“The COVID-19 pandemic has taken a financial toll on many families in our service area,” states Ellen Hamel, Operation Round Up chairperson. “For some students, this scholarship opportunity may spell the difference between going to college or staying home this year.”

Funding for Operation Round Up comes from the donations of PRECO’s consumers. Each participating consumer’s electric bill is “rounded up” to the next dollar to provide charitable funds in the areas of food, shelter, clothing, health, environmental and education needs. Participation is voluntary.

Since 2006, Operation Round Up has granted more than $1 million in college scholarships to 214 local students.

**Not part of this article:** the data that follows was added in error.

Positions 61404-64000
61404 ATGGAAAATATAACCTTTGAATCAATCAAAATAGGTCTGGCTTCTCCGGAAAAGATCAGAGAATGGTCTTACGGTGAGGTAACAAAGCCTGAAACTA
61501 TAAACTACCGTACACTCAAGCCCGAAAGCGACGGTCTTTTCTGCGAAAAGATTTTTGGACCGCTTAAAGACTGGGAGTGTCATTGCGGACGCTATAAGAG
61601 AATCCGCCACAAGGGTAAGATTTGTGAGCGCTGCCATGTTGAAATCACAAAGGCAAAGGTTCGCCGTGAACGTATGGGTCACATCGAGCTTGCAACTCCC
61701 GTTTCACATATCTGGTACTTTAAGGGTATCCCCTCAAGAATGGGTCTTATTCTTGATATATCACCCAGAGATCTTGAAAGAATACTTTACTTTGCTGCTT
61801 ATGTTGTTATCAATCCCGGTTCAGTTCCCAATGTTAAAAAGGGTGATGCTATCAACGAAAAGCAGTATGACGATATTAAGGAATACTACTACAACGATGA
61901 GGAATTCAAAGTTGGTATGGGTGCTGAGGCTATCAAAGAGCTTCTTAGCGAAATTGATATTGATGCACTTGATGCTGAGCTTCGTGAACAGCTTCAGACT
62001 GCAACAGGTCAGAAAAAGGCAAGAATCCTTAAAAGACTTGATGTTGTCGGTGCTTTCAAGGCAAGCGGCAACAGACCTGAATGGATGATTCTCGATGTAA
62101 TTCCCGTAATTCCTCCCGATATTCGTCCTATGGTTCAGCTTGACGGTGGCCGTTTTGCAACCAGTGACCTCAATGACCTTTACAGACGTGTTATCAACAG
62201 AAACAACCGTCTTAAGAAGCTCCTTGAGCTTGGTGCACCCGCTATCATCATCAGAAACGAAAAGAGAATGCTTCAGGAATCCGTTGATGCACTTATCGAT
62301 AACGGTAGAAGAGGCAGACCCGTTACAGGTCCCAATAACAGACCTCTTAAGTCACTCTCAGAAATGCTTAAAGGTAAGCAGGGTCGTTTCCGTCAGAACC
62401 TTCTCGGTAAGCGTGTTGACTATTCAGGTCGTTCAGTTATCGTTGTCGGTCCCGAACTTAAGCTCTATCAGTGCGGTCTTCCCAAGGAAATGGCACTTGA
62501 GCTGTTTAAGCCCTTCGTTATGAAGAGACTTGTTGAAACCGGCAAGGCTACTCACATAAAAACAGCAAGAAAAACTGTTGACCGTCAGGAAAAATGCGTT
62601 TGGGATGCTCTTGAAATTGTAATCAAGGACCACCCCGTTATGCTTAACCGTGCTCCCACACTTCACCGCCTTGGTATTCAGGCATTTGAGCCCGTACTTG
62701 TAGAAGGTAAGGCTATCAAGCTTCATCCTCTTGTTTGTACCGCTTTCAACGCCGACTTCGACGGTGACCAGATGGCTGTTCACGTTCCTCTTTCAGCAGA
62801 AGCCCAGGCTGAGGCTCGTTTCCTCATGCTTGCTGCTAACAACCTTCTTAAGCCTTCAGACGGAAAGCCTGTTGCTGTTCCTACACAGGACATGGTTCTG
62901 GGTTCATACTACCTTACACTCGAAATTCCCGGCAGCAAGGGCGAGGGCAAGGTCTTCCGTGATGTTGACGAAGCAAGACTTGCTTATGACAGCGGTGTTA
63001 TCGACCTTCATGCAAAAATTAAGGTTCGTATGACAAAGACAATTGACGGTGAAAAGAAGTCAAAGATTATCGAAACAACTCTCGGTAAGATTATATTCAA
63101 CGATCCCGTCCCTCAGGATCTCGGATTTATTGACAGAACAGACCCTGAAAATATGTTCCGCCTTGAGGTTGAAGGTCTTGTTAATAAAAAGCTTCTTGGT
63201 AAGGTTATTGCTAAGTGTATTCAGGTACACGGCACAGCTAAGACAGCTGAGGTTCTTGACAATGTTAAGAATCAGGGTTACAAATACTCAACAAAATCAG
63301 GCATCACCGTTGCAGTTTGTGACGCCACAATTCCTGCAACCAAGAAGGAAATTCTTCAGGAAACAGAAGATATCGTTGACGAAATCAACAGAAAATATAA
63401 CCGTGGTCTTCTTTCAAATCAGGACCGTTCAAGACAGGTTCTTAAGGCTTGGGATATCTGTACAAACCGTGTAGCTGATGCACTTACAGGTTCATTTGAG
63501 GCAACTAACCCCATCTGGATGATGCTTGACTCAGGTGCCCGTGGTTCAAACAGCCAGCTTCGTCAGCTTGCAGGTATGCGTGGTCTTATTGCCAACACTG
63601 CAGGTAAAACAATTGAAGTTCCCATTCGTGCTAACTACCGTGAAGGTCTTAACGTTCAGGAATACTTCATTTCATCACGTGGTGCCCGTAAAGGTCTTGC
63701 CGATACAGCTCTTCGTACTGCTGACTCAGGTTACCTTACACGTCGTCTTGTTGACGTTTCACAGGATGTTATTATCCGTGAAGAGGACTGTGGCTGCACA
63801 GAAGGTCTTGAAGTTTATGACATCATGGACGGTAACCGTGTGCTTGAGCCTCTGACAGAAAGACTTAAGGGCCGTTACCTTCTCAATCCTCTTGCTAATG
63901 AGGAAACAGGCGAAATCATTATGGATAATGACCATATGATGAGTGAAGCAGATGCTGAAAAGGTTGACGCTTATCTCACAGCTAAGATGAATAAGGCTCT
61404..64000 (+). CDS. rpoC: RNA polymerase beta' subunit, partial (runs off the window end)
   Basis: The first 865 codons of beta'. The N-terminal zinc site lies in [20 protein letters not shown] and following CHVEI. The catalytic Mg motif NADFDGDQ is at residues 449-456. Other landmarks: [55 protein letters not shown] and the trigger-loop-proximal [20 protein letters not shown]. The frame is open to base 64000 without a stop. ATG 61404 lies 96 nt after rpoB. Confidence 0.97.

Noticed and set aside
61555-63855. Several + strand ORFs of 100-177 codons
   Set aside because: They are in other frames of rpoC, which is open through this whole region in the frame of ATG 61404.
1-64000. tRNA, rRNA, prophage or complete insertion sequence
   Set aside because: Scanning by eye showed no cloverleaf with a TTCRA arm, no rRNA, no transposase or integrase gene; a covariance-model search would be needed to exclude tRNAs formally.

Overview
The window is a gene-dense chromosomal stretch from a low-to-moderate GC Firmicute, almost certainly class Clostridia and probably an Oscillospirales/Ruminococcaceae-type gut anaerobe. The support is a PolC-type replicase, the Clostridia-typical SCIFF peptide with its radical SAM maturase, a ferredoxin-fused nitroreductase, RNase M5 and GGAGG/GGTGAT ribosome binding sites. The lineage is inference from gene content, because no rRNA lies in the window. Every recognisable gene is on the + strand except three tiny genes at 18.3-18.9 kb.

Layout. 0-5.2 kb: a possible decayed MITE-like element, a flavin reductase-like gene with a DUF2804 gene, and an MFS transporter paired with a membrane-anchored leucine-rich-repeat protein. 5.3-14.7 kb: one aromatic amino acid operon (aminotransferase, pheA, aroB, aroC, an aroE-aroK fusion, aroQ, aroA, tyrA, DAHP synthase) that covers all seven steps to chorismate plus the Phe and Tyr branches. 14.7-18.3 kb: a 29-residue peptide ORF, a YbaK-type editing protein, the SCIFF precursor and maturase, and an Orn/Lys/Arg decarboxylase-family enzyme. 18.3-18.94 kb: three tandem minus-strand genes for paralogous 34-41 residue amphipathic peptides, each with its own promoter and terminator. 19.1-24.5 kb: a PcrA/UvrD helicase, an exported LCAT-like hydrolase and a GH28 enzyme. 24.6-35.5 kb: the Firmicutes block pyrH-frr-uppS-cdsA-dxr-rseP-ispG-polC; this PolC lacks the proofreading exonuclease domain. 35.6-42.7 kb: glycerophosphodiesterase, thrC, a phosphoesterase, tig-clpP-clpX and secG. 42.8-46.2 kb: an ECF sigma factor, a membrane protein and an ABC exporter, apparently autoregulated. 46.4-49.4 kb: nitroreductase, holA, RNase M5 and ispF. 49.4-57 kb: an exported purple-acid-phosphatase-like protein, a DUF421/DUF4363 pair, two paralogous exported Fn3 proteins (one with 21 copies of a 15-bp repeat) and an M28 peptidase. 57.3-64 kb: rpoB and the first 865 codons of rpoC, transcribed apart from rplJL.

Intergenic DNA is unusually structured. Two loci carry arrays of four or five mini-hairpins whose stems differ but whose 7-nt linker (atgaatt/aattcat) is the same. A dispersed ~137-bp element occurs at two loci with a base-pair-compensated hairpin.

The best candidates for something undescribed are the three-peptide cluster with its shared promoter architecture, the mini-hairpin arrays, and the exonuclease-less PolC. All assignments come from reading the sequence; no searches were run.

$8,000, 4-year scholarships

Sophia Coscia – Booker High School
New York University
Entertainment Production and Design

Kyle Evans – Southeast High School
Cornell University
Environmental Engineering

Julia Kuehn – Lakewood Ranch High School
Florida State University
Pediatric Medicine

Kyndra McLeod
University of South Florida
Health Science/Physical Therapy

Emma Paliotta – Lakewood Ranch High School
University of Florida
Veterinary Medicine

$4,000, 2-year scholarships

Kaila Amato – State College of Florida
University of South Florida
Psychology/ Dental Hygiene

Garrett Andrews – Lakewood Ranch High School
Embry Riddle Aeronautical University
Civil Engineering

James Ansley – Cardinal Mooney High School
University of South Florida
Doctor of Pharmacy

Brett Bennett – Hardee High School
Universal Technical Institute
Automotive Technology

Karleen Cassidy – Palmetto High School
Southeastern University
Elementary Education

Lance Duch
University of Florida
Microbiology and Cell Science

Abby Duke – Hardee High School
South Florida State College
Associate of Arts